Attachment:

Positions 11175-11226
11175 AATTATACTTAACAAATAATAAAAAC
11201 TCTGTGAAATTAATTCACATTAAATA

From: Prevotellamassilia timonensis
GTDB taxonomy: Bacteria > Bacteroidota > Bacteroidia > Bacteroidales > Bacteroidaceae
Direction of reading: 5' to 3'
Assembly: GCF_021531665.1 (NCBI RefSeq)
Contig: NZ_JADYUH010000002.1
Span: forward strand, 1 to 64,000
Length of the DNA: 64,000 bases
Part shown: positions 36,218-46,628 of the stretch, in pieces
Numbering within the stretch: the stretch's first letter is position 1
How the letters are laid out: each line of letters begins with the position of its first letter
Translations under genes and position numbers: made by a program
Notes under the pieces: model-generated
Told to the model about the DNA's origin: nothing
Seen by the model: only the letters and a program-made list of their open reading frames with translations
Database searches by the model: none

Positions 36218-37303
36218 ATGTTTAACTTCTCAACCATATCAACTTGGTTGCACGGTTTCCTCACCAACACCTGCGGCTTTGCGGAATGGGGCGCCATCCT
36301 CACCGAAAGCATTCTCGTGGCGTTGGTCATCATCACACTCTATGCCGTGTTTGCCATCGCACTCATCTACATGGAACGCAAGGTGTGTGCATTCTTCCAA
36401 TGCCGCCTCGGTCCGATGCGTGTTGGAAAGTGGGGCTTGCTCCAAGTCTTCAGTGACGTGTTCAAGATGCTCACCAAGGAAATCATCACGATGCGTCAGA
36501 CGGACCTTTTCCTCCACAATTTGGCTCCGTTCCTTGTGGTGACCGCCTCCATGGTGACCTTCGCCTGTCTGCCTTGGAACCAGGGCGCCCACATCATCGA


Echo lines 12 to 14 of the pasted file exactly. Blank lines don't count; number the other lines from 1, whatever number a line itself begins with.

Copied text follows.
Numbering within the stretch: the stretch's first letter is position 1
How the letters are laid out: each line of letters begins with the position of its first letter
Translations under genes and position numbers: made by a program